In the 19th century, Alexander von Humboldt was considered the second Columbus. His first great discovery journey to and across America led him from the Amazon jungle all the way to the White House. The knowledge he gained not only opened up a new way of viewing nature and its relationships, but also made Humboldt the most famous man of his time besides Napoleon.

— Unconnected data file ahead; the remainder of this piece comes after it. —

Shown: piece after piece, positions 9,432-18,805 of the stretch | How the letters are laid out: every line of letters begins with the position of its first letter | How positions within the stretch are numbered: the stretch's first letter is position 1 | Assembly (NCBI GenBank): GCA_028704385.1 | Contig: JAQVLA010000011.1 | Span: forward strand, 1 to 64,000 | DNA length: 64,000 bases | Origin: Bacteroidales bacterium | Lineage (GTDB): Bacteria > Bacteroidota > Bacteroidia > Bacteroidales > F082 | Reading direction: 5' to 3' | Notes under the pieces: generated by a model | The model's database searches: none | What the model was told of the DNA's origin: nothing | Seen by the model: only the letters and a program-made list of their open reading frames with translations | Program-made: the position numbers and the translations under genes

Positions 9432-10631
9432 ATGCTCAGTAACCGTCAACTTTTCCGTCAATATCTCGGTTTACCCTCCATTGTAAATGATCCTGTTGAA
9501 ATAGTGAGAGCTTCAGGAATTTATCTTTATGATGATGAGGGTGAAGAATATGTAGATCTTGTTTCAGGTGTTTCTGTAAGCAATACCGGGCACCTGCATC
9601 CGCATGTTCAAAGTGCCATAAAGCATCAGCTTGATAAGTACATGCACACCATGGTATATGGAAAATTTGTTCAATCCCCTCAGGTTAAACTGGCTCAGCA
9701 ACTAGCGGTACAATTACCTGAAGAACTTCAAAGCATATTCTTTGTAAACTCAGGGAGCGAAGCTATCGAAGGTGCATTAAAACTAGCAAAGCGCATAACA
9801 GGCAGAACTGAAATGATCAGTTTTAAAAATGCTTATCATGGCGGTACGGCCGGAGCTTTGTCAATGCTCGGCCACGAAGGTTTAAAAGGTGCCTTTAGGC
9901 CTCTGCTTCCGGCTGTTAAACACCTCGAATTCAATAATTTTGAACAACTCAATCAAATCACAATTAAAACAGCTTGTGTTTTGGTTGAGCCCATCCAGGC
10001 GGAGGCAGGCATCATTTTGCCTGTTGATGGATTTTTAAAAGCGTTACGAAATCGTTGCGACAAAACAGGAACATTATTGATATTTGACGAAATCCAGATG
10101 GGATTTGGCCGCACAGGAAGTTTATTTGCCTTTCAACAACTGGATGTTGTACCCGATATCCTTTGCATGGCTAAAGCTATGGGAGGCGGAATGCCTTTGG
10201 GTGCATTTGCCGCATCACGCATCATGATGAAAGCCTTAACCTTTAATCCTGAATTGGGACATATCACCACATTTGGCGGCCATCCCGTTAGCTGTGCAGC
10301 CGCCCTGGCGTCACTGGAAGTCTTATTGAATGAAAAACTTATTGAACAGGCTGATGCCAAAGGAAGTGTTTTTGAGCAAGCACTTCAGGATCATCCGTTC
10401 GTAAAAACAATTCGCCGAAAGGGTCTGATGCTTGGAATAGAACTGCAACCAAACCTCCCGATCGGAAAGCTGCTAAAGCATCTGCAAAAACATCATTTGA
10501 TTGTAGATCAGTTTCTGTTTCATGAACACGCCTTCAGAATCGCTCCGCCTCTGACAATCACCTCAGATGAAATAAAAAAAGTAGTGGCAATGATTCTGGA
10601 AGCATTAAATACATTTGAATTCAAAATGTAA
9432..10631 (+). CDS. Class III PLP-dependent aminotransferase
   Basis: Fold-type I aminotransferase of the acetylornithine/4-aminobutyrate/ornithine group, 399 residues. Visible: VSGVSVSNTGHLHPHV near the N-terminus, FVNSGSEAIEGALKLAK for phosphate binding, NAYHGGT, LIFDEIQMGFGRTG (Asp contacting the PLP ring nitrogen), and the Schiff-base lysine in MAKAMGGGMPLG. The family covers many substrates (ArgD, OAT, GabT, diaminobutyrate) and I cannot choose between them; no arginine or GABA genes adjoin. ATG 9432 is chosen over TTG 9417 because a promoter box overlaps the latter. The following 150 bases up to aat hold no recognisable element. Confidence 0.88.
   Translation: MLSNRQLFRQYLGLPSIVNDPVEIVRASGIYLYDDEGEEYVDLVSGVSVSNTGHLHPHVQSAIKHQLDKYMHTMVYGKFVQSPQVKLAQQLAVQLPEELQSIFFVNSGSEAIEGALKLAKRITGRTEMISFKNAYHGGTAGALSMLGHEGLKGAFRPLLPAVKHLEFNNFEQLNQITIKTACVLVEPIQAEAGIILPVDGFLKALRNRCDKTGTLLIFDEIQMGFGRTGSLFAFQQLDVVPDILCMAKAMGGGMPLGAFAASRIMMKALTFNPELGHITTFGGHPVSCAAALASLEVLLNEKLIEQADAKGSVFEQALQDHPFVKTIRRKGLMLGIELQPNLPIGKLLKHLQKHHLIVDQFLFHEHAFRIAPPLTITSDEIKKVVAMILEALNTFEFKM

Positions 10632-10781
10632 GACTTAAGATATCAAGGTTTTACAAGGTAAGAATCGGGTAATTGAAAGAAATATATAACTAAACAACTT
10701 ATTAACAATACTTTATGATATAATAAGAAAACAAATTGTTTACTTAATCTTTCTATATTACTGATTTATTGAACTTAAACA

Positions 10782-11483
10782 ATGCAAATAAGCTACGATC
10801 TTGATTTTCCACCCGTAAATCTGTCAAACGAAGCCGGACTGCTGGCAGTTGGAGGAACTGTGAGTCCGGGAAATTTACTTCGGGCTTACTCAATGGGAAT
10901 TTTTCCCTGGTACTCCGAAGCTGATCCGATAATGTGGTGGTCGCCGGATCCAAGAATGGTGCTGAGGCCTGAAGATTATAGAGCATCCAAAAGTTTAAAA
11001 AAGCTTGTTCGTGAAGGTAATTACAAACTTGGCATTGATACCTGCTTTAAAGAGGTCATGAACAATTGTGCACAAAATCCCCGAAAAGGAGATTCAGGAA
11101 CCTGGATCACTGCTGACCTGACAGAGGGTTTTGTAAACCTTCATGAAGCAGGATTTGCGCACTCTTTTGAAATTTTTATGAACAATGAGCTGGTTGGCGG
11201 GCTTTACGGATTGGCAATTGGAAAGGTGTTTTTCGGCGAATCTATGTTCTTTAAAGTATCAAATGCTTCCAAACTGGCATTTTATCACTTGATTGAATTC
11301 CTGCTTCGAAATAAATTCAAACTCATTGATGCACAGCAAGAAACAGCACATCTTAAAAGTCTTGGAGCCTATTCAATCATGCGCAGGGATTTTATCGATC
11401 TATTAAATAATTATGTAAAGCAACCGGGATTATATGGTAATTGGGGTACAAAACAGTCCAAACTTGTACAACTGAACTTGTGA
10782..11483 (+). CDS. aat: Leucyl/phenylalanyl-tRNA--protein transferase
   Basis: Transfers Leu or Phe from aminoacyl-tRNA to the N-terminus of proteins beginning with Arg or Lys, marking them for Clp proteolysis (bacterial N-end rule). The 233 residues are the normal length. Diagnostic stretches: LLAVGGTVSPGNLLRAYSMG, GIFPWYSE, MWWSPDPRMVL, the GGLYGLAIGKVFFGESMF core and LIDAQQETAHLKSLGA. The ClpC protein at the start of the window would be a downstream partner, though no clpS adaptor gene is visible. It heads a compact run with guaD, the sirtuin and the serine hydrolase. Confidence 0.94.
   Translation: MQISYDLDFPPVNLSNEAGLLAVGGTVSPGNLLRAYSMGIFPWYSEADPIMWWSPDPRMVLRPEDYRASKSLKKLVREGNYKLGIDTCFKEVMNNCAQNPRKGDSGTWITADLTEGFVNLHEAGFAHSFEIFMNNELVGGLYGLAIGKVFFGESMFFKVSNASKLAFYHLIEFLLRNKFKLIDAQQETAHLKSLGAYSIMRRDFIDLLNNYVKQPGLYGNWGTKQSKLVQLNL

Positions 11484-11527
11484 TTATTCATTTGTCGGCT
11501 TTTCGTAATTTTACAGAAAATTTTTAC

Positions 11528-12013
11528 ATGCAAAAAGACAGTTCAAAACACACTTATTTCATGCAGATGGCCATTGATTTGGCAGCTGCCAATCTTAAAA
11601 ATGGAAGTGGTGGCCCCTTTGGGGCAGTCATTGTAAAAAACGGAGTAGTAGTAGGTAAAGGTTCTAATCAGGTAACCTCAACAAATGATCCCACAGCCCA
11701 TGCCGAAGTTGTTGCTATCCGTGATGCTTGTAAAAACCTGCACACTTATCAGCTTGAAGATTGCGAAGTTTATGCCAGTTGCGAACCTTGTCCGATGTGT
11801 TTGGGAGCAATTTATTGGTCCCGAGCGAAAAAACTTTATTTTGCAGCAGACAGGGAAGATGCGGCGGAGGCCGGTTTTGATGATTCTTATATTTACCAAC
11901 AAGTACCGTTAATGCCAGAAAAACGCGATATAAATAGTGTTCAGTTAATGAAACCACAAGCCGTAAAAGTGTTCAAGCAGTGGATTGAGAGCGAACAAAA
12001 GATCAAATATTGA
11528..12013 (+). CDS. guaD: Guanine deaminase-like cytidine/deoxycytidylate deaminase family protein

But the measuring of the world goes on: As venturous young scientists, players in Humboldt's Great Voyage follow Humboldt's legendary expedition route all across the American continent. Using the "mancala" principle, they travel in stages from one location to the next, collect the objects they find, and ship them to selected personalities all over the world in order to make the findings they obtained available as quickly as possible to a public hungry for knowledge. Who will succeed in making a name for themself among the renowned scientists of the 19th century and be admitted as an associate member of the Academy of Sciences?